On the streets of Delhi at midnight when I(Riya) got attacked by a stranger on a knifepoint, the day was going as normal as it could but then my life suddenly took an evil turn. I was walking home from work when I heard footsteps behind me as I turned around, only to face a stranger who had a knife in his hand. In an instant, he grabbed me, covered my mouth with his hand, and dragged me behind the bushes.
I fought relentlessly to break free, but the attacker overpowered me. Eventually, I managed to break free and escaped the scene, glad to be alive, but scarred emotionally.
It was the start of a new chapter in my life, one where I had to cope with Post-traumatic stress disorder (PTSD) caused by the traumatic event. I used to struggle daily with the flashbacks and nightmares that were a constant reminder of the vicious attack she had survived. It was a part of my daily life, making it increasingly difficult to focus on anything else.
•According to the National Center for PTSD, approximately 60% of men and 50% of women experience at least one trauma in their lives, out of which, 7-8% of the population develops PTSD. PTSD can affect anyone at any age, and if left untreated, it can lead to long-term emotional and mental health problems.
For months after the attack, I couldn’t be alone in my room; soon I was unable to leave my house for weeks at a time. I saw violent images every time I closed my eyes. I couldn’t concentrate or even complete simple tasks, stopped trying to make friends or get involved in my community. I often felt unstable, forgetting where, or who, I was. I would sometimes get panic on the roads and become unable to drive. I felt as if I had completely lost my mind.
About 8 of every 100 women (or 8%) and 4 of every 100 men (or 4%) will have PTSD at some point in their life. Women are more likely to develop PTSD than men.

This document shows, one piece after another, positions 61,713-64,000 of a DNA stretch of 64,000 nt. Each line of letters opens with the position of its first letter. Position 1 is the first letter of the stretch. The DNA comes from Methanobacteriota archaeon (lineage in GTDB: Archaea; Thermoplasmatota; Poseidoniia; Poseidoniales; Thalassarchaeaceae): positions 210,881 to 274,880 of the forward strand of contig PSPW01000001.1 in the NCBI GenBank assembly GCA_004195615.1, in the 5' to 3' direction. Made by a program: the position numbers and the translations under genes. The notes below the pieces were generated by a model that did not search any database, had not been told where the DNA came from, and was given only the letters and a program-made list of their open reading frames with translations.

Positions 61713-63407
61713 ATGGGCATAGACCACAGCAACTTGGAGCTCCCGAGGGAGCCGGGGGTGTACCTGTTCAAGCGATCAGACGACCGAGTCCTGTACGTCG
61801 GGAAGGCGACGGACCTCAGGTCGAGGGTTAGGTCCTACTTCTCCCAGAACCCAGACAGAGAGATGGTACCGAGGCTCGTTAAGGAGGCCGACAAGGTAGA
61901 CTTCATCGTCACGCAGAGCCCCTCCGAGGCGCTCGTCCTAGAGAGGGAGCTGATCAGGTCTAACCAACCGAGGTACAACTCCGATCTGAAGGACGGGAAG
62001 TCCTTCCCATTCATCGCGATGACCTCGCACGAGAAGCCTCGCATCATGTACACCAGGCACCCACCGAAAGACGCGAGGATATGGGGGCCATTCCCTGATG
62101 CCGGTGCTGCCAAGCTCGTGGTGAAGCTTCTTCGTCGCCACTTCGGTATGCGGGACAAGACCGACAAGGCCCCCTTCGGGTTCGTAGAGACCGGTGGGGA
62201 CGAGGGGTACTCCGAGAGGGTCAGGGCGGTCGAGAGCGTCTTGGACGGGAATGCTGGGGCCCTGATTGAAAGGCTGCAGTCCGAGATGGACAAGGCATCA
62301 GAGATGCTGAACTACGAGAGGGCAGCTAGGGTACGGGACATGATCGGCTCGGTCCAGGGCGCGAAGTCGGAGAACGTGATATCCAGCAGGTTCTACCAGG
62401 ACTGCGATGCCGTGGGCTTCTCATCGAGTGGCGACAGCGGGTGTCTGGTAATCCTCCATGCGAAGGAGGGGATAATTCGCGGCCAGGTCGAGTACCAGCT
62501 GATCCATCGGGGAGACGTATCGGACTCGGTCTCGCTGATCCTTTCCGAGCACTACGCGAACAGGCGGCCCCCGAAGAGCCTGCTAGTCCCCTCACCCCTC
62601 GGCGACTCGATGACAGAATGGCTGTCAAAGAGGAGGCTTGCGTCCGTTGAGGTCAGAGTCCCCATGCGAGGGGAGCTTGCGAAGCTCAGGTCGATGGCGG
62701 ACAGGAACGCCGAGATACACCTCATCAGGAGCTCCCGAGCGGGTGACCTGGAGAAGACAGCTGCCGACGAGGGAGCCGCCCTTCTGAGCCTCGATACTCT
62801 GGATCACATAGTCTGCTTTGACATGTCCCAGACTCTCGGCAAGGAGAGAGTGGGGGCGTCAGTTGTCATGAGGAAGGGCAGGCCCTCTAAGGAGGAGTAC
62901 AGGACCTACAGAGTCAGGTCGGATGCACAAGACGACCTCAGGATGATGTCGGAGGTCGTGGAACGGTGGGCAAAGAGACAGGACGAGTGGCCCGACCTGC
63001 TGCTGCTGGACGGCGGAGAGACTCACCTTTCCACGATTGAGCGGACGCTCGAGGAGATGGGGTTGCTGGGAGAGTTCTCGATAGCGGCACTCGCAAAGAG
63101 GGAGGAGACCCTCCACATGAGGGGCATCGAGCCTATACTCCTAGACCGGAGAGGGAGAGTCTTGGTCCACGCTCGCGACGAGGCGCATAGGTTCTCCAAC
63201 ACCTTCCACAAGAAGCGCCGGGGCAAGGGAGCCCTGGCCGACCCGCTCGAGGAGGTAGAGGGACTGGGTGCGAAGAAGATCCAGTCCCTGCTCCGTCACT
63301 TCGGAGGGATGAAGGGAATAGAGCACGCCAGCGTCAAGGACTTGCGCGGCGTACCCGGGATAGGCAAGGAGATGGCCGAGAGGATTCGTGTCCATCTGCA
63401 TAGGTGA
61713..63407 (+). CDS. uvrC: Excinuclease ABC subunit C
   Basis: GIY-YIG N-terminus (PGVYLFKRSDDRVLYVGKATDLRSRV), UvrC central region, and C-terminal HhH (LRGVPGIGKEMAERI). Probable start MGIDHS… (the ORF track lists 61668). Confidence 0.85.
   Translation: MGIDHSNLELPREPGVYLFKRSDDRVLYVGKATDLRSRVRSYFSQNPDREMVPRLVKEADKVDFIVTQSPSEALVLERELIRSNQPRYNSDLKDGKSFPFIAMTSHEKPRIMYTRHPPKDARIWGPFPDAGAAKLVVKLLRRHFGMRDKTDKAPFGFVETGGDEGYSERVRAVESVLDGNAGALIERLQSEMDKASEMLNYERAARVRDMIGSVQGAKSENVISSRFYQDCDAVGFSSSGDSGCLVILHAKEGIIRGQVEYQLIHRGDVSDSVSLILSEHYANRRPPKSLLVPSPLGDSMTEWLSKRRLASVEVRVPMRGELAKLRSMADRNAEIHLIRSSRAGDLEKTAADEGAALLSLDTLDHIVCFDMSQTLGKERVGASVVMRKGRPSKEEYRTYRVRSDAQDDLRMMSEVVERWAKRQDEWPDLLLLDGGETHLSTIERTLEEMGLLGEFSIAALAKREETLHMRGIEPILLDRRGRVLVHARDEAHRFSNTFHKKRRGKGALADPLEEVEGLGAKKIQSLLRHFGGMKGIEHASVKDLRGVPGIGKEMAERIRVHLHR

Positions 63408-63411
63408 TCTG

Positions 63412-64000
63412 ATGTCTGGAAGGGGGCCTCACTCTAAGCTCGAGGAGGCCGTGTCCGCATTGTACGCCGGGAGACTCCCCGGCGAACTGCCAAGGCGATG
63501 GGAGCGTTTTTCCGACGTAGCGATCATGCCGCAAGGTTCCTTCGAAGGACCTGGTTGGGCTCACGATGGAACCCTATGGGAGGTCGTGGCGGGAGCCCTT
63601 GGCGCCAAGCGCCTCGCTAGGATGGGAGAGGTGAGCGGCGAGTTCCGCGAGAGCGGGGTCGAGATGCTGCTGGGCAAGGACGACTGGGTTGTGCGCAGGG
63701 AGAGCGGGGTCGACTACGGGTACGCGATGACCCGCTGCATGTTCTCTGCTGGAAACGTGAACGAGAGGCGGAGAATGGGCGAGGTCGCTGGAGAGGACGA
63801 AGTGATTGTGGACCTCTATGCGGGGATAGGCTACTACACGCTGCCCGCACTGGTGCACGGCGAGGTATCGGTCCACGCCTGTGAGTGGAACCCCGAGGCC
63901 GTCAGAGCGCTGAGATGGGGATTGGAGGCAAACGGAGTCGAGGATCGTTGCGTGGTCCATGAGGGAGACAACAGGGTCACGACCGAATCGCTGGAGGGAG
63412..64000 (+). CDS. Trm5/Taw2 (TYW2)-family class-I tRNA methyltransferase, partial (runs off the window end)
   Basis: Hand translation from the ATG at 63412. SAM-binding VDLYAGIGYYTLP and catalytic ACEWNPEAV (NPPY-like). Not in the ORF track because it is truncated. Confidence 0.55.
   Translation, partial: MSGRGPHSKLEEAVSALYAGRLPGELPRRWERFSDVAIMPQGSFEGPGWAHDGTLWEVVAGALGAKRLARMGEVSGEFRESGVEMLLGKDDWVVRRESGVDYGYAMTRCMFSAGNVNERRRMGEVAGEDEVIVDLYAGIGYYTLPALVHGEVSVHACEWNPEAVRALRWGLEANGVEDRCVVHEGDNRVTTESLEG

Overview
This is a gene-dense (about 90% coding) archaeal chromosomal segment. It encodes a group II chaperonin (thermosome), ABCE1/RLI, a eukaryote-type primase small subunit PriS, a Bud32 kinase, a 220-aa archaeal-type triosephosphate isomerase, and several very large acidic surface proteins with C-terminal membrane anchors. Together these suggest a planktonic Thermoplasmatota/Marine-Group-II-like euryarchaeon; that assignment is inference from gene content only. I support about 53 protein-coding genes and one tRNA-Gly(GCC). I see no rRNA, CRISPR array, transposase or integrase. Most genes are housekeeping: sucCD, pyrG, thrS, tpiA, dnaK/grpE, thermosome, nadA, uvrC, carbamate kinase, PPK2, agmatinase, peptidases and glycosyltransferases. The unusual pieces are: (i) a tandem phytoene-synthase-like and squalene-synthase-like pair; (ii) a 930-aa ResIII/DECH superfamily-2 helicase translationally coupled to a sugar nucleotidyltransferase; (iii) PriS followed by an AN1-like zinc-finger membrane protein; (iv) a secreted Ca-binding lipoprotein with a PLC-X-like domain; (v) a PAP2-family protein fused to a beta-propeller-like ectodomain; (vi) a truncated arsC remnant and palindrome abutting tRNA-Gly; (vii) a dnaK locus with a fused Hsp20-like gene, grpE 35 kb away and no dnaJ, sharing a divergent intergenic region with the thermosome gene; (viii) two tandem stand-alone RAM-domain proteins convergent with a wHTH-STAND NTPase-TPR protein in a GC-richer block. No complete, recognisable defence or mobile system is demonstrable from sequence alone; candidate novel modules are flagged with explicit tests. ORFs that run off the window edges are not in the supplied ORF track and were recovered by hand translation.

A year later,
I knew I needed to seek help to manage my PTSD. I contacted a therapist and began my journey towards healing. Initially, it was challenging to talk about what had happened, but gradually, I found solace in facing her fears, which allowed me to confront my inner demons head-on.
1. The first step in my healing was accepting the situation and recognizing the impact it had on my life. I started reaching out to fellow survivors of violent crimes, joining a support group that allowed me the opportunity to share my experiences and gain strength from others facing similar struggles.
2. Exposure therapy helped me to conquer my fear by gradually exposing myself to situations that would previously trigger PTSD. Over time it grew more manageable, and my coping mechanisms grew stronger.
3. Throughout my journey, I discovered various activities that allowed me to de-stress. Simple things such as going for a walk, reading a book, or indulging myself in a favourite hobby helped me keep my mind calm.
Today, Riya uses her experience to help others overcome their trauma. She is now living her life without limitations and without the fear that had haunted her since that fateful day. Her journey is a testament to the strength and resilience of the human spirit. Even when faced with overwhelming adversity, it is possible to overcome our fears and live a meaningful life.
For every Riya that manages to seek therapy, there are countless others who suffer in silence. It's essential to recognize that PTSD is a real illness and is treatable with the right support, therapy, and resources. The good news is that there are many organizations and support groups available for people struggling with PTSD. So if you or anyone you know is going through a challenging time, remember that help is available, and healing is possible.